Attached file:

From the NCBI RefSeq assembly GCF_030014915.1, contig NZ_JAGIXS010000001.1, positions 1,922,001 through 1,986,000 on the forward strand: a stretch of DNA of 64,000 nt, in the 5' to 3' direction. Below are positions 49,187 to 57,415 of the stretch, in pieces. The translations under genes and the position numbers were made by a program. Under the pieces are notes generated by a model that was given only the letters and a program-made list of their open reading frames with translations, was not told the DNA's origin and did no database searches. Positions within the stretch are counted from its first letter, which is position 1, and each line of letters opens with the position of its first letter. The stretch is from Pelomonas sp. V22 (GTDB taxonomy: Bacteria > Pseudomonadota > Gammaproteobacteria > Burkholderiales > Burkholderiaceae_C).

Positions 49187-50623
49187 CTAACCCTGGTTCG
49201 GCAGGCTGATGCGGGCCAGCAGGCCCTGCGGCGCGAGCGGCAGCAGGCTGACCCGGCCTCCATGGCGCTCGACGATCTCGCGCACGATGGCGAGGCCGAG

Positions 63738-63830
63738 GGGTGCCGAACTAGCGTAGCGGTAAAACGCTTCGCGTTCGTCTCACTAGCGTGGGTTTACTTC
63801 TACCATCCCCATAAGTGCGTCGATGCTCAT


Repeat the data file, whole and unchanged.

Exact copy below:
From the NCBI RefSeq assembly GCF_030014915.1, contig NZ_JAGIXS010000001.1, positions 1,922,001 through 1,986,000 on the forward strand: a stretch of DNA of 64,000 nt, in the 5' to 3' direction. Below are positions 49,187 to 57,415 of the stretch, in pieces. The translations under genes and the position numbers were made by a program. Under the pieces are notes generated by a model that was given only the letters and a program-made list of their open reading frames with translations, was not told the DNA's origin and did no database searches. Positions within the stretch are counted from its first letter, which is position 1, and each line of letters opens with the position of its first letter. The stretch is from Pelomonas sp. V22 (GTDB taxonomy: Bacteria > Pseudomonadota > Gammaproteobacteria > Burkholderiales > Burkholderiaceae_C).

Positions 49187-50623
49187 CTAACCCTGGTTCG
49201 GCAGGCTGATGCGGGCCAGCAGGCCCTGCGGCGCGAGCGGCAGCAGGCTGACCCGGCCTCCATGGCGCTCGACGATCTCGCGCACGATGGCGAGGCCGAG

Positions 63738-63830
63738 GGGTGCCGAACTAGCGTAGCGGTAAAACGCTTCGCGTTCGTCTCACTAGCGTGGGTTTACTTC
63801 TACCATCCCCATAAGTGCGTCGATGCTCAT